Review | The Last of Us
The last time a game’s ending kept people talking for weeks after the game was released was because fans were virtually rioting. Players petitioned the FCC to punish Bioware because of Mass Effect 3’s ending and the way it was handled (no spoilers in this review). Now, almost a month after The Last of Us hit store shelves, people are still stunned by the game’s ending…well, more than just the ending. The Last of Us offers gorgeous cinematics, action-packed combat, gut-wrenching horror, and one of the strongest storylines to grace gaming to date.
20 years in the future the humanity is all but consumed by a vicious viral outbreak. Those infected become shells of their former selves, hosts to a fungal parasite that takes over their actions. Society is in shambles, and the US government funnels the uninfected into quarantine zones where it reigns with martial law. A renegade group of rebels called the Fireflies fight against the government for freedom. Joel doesn’t care about any of that, though. He’s a smuggler with a simple goal: get the package to its destination and stay alive. As he travels with 14-year old Ellie they encounter hordes of infected, as well as military troops and roadside bandits, all of which tend to shoot first and ask questions later. Welcome to the world of The Last of Us.
Writing this review without spoilers is ridiculously difficult because the highlight of the game is its storyline and plot development. The Last of Us might look like just a “gritty Uncharted” at first glance, but it’s much more than that. Don’t expect a bunch of witty dialog or crazy, 80s-style action scenes; Joel and Ellie are up to their necks in the dark, bitter world of a civilization near destruction, and more often than not they’re too busy trying to survive to make witty retorts or banter. That’s for the best; The Last of Us delivers with spectacular writing and some of the best voice-acting gaming has ever offered, period. Combined with stellar cutscenes, watching someone play through this game is like watching a movie, but not just in a good way: it’s in a great way.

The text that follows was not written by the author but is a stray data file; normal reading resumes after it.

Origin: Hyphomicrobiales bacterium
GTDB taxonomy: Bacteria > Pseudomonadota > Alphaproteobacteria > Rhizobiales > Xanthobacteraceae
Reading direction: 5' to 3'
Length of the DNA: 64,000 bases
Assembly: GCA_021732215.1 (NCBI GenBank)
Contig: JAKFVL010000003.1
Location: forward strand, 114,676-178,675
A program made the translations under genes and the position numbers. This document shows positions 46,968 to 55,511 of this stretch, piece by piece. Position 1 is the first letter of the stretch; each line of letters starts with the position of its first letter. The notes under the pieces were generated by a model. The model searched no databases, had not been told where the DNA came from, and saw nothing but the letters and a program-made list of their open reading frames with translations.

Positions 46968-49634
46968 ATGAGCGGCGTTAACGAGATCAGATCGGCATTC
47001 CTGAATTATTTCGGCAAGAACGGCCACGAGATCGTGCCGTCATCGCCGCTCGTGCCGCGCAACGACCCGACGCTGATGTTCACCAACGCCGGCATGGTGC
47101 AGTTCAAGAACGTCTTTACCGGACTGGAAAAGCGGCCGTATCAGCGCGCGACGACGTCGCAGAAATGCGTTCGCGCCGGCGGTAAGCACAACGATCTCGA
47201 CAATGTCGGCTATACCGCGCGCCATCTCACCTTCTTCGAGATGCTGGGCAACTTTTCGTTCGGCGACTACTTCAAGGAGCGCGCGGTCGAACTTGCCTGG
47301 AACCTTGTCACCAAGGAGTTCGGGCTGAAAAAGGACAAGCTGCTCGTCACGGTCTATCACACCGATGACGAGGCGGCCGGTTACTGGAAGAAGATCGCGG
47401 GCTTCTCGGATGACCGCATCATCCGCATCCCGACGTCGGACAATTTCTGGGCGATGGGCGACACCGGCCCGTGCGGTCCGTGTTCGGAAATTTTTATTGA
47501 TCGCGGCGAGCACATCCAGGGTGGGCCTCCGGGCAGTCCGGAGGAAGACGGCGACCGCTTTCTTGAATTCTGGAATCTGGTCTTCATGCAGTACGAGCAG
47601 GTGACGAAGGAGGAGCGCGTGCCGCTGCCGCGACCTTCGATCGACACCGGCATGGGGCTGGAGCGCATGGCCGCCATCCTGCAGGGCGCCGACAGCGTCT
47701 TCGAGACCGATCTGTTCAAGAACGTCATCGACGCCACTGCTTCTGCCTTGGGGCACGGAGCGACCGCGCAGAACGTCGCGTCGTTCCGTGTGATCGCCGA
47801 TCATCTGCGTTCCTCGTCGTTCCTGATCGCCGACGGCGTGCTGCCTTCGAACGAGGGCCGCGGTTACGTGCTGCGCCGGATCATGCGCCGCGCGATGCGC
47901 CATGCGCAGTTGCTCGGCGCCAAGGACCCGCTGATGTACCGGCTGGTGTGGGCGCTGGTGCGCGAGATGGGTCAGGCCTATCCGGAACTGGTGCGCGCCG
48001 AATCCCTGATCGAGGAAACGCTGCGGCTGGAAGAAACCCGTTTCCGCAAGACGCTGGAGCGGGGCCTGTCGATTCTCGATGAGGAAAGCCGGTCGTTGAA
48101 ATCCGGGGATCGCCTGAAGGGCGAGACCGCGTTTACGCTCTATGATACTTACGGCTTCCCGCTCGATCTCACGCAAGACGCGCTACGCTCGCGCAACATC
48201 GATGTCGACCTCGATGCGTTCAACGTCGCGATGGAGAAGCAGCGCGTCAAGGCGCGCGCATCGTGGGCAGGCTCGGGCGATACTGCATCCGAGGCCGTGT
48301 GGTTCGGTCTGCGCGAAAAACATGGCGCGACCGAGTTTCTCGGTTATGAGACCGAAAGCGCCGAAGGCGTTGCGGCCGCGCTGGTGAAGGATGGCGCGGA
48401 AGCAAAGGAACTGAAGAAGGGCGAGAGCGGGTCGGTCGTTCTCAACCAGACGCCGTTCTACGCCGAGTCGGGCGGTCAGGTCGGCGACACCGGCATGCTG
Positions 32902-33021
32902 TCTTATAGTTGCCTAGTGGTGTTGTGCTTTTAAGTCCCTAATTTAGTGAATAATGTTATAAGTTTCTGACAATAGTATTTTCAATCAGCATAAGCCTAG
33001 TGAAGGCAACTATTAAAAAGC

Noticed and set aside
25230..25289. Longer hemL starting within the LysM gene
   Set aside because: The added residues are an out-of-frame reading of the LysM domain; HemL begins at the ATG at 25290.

Cinematic finesse finds its way into every aspect of The Last of Us. From the lavish backdrops and textures of the cities you travel in (and seasons you travel through) to the ways the camera shifts and rocks during combat to raise the tension of the scene, nearly everything about the game feels polished and purposeful. Playing the game with either high-quality speakers or a good headset is a must, as the sounds of birds in the trees and water rushing through narrow creek beds is beautiful and just as immersive as the murmurs of Infected creeping through dank, decimated buildings. Most enjoyable of all is watching the relationship between Ellie and Joel progress throughout the game, to see the pain and history they struggle through to survive, and the ways they grow and change as time progresses.
For all the movie-like glory it offers, The Last of Us is a game for good reason: it takes survival horror in an action-packed direction that’s as fun as it is terrifying. Combat feels like a hybrid of the jarring, nightmarish visuals of Resident Evil bred with Uncharted. Joel and Ellie switch between twitch-reaction shootouts and slow, methodical stealth at a moment’s notice, and when that happens is almost completely up to you. Most conflicts in The Last of Us can be resolved through stealth, gunplay, or a combination of the two, but often times the deciding factor will simply come down to ammo.